Aruma 2010 Malbec (SRP $18) 100% Malbec from Argentina’s signature varietal in a joint venture between Chateau Lafite Rothschild and Nicolas Catena. The nose displays youthful aromas of freshly crushed blackberry intermixed with black cherries and licorice. Medium to full bodied and possessing plenty of richness, the palate displays fully ripened flavours of blackberry, black cherry, earthy cedar and spice. Slightly dryish but perfectly balanced tannins with long aftertaste of dark cherry, dried meat, earth and spicy cedar.
La Petite Fontaine Côtes du Rhône Rouge 2010 (SRP $13) Côtes du Rhône, France. It has a dark ruby color; fleshy, spiced and macerated blackberries, black currants and plums; smoke, plush but somewhat rustic tannins, very earthy and minerally. Simple and direct. Tasty and good paired with burgers, grilled sausages and the like.
Les Charmes Unoaked Chardonnay (SRP $16) Golden yellow with green highlights, clear and bright. Aromas floral and fruity mixed with notes of hazelnut, honey, acacia and citrus. Great finesse, rich wine, full, velvety with a slightly spicy flavor. Pairs well with appetizers, pastries, petit fours; fish and poultry.
Emiliana “Natura” Organic Carménère 2010 (SRP $17) begins with woody aromas of black cherry, toffee and black pepper. The wine tastes juicy and velvety smooth with dark fruit, spice and a good bit of oak. The wine ends with good juicy fruit flavor plus nice tannins that resolve into coffee notes that linger for awhile. Fairly good, but this wine may still be a little young.
Emiliana “Natura” Unoaked Chardonnay 2011 (SRP $16) was quite earthy and had little oak-y character for a Chardonnay but very drinkable.
Concha y Toro Casillero del Diablo Cabernet Sauvignon 2010 (SRP $12) remarkable bouquet of cassis, cherries, and blackberries, complex overtones of cacao and spices with a lingering finish. It is well structured, perfectly balanced and boasts a satisfying and lingering finish. Dark and deep red color. Appealing red cherries and black plums with a touch of toasty oak.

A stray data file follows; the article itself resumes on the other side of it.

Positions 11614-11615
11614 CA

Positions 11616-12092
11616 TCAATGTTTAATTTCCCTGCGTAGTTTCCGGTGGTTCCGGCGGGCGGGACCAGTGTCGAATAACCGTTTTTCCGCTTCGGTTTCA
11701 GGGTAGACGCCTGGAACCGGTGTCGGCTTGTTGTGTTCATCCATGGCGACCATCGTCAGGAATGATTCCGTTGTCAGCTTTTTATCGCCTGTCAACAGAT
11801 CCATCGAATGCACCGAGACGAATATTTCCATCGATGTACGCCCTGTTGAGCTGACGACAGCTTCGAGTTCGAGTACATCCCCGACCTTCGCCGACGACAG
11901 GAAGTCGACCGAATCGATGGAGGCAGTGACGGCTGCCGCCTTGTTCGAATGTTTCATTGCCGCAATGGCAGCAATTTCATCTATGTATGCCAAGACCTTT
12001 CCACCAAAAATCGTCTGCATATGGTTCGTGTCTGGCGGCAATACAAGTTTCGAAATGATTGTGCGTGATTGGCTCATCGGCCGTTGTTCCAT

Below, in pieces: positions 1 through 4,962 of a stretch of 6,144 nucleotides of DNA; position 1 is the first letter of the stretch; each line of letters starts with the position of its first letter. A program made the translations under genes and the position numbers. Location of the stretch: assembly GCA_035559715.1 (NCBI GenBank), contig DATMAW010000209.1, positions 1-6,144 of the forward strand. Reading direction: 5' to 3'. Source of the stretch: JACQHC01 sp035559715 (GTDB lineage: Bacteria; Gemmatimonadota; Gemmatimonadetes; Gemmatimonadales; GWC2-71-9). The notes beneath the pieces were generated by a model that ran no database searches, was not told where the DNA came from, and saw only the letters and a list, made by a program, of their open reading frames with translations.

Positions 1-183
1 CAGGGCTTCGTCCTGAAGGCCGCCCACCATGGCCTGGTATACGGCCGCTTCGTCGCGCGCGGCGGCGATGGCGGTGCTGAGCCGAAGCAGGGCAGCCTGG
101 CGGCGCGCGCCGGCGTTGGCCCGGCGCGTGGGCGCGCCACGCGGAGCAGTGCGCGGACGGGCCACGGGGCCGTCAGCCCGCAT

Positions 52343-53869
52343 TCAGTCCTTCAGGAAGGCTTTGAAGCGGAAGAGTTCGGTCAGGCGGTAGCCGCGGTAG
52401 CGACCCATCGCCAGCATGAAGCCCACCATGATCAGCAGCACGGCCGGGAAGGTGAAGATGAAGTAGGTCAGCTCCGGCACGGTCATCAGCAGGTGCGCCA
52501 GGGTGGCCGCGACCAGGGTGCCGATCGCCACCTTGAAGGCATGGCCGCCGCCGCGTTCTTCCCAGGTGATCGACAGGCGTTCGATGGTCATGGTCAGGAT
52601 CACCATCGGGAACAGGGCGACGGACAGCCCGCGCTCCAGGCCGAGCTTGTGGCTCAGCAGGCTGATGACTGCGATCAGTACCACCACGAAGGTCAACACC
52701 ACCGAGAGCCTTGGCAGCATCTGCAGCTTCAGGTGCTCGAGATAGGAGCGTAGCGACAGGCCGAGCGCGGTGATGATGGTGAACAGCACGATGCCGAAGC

Concha y Toro Casillero del Diablo Sauvignon Blanc 2011 (SRP $13) Pale yellow colour with green hues, very bright and clean. Fresh, citric scent with presence of pears, lime and some tropical touches with a greenish finish thanks to the presence of green apples. It’s an elegant wine due to the intensity and balanced acidity. The citric characteristics from the coastal areas of the Central Valley stand out. It is fresh afrom the beginning to the end, where the balance of fruit and acidity refresh the palate.
Angel’s Envy Bourbon Whiskey (SRP $45) is one of the most exciting and delicious bourbons to come on the market in recent years. Angel’s Envy uses the unique process of finishing their bourbon in port wine barrels. Designed by Lincoln Henderson, the former Brown Forman master distiller and creator of Woodford Reserve, Angel’s Envy is the culmination of over 40 years experience in the distilling industry.
Angel’s Envy offers a soft, gentle and with aromas of warm caramels, satsumas, brown sugar and praline, the bouquet is a study in subtle complexities. It has a rich mouthfeel and a sumptuous banquet of flavors on the palate. The port influence is most evident here, providing solid flavors of walnut and oak, orange marmalade, fresh mint and Seville orange. Long, lingering and utterly and an delicious finish.